The first stirrings of the 1904 Welsh Revival were happening in New Quay, a port on the west coast of Wales. The minister at the Calvinistic Methodist chapel in New Quay was Joseph Jenkins. Jenkins was born in 1859 in the Rhondda and was brought up in a devout home. As a teenager he had been caught up by the evangelistic fervour of the Salvation Army. Having been a minister in Caerphilly and Liverpool, he came to New Quay in 1892.
By 1903 Jenkins, and his nephew John Thickens who was minister at nearby Aberaeron, were very dissatisfied with the state of the church and their own ministries. They noticed a spiritual decline in the church, with people looking towards the ‘world’ to bring a ‘social Utopia’. In an attempt to reverse the decline, Jenkins and Thickens proposed to the presbytery (local ministers) that they put on a series of conferences on the theme of deepening the spiritual life. This was agreed and the first was at New Quay over the New Year. Thickens reported that during the conference there was an intense longing to know Christ’s love.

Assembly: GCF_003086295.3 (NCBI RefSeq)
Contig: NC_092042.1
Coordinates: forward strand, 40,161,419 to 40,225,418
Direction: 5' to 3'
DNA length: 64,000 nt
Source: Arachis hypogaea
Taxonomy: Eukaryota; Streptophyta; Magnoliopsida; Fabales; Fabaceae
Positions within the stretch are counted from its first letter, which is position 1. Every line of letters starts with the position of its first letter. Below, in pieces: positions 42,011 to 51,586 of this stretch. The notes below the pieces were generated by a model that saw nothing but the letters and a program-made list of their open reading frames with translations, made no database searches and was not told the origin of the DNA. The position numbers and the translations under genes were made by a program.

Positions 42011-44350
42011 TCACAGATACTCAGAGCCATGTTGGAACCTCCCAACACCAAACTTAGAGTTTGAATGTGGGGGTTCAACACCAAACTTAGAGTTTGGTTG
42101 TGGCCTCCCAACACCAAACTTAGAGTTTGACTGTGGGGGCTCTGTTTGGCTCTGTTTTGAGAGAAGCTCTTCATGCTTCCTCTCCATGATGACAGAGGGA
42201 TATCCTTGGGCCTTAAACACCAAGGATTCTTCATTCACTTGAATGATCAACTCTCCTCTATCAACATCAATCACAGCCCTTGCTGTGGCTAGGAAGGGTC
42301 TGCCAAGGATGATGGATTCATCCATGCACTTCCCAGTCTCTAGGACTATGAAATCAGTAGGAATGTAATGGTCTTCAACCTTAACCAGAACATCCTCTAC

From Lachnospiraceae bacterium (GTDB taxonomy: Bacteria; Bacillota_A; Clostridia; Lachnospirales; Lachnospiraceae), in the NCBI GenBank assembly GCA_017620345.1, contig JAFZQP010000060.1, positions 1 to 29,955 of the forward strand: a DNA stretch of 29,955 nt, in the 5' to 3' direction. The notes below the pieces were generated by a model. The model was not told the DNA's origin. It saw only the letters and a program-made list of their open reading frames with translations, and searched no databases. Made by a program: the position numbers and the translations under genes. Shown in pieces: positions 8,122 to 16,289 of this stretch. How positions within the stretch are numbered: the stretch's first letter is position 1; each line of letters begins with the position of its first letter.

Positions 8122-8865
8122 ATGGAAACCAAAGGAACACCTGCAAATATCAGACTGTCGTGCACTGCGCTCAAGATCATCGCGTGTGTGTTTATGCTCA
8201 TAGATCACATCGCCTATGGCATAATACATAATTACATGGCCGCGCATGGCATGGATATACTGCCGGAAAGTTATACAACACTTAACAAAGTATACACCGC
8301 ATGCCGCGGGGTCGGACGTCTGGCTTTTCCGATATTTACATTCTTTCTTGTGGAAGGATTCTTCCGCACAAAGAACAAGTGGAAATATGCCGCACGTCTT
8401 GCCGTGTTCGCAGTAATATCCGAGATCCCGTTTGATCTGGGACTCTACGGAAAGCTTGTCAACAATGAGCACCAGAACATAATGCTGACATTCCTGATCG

In February a young woman called Florrie Evans followed Jenkins home after a Sunday service. She said to him ‘…I saw the world in tonight’s sermon and I am under its feet; I cannot live like this.’ Jenkins told her to acknowledge the Lordship of Christ over her life. During a young people’s meeting the following Sunday, Florrie stood up and said ‘I love the Lord Jesus with all my heart’. An overpowering sense of God’s presence fell in the meeting and on subsequent meetings. Two other young women, Maud Davies and May Phillips were set on fire. The young people started to visit other churches to share the blessing. This could be said to be the beginning of the Welsh Revival of 1904. There may have been other similar happenings in other chapels in Wales at this time, but I have not found any recorded.